A short-term study visa will allow you entry to the UK to study a short course for a maximum of 6 months, or up to 11 months if you are coming to study an English language course.
A short-term study visa may be appropriate if you are:
Please note that you cannot apply for a short-term study Visa from within the UK.
If you will be studying a pre-sessional English course and intend to continue your studies afterwards, you should apply for entry clearance under Tier 4 (General) and not as a short-term student.
To apply for a short-term study visa, you must:
If you’re under 18 you must also:
If you enter the UK on a short-term study visa, you cannot:
If you wish to do any of the above, then you must make an application for a Tier 4 General student visa instead.
As you must be genuinely seeking entry to the UK as a short-term student you may, as part of the visa application process, be required to undergo an interview with the Home Office. Read further details about credibility interviews.
Some nationalities (visa nationals) will need to apply for and receive a short-term study visa before they travel to the UK.
You can apply up to 3 months before your course start date (shown on your University offer letter). You can find the application form on the Home Office website. You will also need to provide the visa fee payment, your original offer letter, information about your accommodation arrangements and original financial documentation which shows how you intend to fund your studies.
You will only get a visa for a maximum of 6 months (or 11) from the date you confirm to the Home Office as your intended travel date, so make sure that you will have enough time on the visa to cover the whole of your course.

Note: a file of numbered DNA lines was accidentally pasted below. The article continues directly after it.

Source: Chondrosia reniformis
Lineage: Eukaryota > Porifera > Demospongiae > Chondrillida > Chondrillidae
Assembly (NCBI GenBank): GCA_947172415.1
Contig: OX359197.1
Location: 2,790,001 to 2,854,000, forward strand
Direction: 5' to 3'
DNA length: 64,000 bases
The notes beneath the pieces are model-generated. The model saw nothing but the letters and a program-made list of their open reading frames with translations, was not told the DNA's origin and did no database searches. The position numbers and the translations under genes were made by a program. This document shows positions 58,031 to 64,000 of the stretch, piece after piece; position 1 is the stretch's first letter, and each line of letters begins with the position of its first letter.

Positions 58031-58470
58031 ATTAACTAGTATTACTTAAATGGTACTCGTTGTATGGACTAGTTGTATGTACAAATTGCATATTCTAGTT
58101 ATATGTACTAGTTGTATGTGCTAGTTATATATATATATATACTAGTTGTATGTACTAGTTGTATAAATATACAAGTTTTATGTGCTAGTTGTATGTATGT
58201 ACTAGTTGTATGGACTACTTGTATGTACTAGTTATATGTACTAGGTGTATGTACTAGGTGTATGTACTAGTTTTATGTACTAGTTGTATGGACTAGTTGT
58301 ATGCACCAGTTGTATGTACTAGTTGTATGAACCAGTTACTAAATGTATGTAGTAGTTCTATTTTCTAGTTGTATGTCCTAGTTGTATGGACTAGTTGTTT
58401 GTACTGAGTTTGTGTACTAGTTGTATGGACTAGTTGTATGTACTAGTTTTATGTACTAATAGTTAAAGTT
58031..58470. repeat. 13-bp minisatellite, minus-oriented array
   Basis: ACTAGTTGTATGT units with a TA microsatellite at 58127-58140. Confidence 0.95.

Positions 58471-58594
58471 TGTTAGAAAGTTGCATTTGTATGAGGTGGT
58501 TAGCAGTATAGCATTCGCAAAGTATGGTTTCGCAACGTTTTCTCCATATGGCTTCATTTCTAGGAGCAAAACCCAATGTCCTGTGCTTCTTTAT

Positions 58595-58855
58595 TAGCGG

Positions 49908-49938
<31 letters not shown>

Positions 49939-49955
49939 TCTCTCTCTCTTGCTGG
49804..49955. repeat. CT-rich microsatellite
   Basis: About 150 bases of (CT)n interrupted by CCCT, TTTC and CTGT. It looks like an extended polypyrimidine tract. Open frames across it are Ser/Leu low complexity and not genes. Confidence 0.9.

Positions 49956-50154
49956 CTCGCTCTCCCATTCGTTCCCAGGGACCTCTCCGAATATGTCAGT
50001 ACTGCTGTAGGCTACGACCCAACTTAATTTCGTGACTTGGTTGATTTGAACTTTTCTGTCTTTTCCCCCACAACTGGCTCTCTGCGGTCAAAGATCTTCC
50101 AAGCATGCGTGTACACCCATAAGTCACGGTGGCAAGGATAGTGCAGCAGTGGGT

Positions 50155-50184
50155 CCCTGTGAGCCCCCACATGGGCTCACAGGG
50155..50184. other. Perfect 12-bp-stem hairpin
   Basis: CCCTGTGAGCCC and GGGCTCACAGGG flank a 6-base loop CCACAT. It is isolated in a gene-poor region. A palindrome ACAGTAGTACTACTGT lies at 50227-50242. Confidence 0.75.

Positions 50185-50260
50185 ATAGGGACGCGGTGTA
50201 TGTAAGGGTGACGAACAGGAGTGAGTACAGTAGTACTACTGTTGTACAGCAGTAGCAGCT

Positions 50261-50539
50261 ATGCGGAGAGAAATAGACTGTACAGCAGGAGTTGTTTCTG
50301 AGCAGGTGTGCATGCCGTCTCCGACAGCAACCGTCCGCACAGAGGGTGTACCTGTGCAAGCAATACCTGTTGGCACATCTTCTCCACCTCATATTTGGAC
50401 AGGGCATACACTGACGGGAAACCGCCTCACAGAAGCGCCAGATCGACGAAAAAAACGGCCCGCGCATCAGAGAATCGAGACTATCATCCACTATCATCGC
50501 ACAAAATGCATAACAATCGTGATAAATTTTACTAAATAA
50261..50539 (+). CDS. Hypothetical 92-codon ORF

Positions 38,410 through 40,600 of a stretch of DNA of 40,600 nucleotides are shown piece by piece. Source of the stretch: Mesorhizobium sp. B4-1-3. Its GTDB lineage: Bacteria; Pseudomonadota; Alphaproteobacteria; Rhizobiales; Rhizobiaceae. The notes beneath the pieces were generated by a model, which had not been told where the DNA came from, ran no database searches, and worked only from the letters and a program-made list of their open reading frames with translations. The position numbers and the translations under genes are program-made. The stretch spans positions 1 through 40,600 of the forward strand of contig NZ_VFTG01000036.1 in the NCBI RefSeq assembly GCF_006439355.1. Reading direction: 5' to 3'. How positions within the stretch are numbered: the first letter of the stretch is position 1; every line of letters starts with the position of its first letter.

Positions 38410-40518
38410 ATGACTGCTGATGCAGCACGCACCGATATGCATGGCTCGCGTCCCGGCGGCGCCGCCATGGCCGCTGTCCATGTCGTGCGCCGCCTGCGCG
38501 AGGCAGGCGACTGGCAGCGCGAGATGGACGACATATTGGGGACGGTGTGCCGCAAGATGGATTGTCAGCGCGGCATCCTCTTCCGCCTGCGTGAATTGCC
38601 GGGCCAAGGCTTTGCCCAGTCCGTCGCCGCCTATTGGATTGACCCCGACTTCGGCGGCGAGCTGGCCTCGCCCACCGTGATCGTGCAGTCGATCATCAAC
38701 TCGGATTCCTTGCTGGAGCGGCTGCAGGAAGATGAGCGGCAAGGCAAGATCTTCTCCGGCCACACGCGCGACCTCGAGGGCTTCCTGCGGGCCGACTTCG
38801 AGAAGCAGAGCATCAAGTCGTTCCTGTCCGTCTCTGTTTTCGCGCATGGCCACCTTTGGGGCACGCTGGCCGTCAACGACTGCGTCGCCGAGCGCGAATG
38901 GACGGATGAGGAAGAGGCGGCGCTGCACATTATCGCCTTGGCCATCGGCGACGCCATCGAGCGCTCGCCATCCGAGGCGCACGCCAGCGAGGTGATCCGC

When you travel to the UK, make sure that you bring all of the documents that you submitted with your visa application with you – the Border Force Officer may ask to see these documents when you arrive.
If you are a non-visa national, you can either apply for the visa outside of the UK (before you travel) or you can apply at the UK port of entry when you arrive (for example, at Heathrow airport).
You can check to see if you are a non-visa national on the Home Office website.
If you plan to obtain entry clearance when you arrive, you will need to show all of your offer documents to the Border Force Officer, such as your unconditional offer letter and evidence of your finances.
Unless you have prior entry clearance, you should avoid travelling to the UK via the Republic of Ireland, as you will probably be unable to apply for entry as a short-term study student. Any stamp you do receive when travelling through the Republic of Ireland is likely to result in you having insufficient leave to complete your studies at the University.
When you arrive at the UK airport, you must ask the Border Force Officer to be admitted as a short-term student (rather than as a general visitor) - you will need to clearly explain to the Border Force Officer that you will be studying. Make sure that they look at your offer letter. The stamp you will be given in your passport should indicate that you are here as a short-term student. The stamp is your ‘visa’ and will last for 6 months. Please note that the Border Force Officer can use your course end date (on your offer letter) as your visa expiry date. Students on short-term study visas are expected to leave the UK within 30 days of completion of their course, or before their visa expires, whichever is the sooner.
If you are a Registered Traveller, when you arrive in the UK you must go through passport control and see a Border Force Officer - do not use an eGate. If you use an eGate you will be entering the UK as a visitor, not as a student.
Below are examples of short-term study visas obtained at the UK airport – note the wording which says ‘Leave to enter as a short-term student’ – your visa stamp must have this wording. If not, query this with the Border Force Officer.
See the example below:
For further guidance about seeking entry as a short-term student see the Home Office.
Make sure you don't come to the UK too early to ensure you can stay until your course has finished.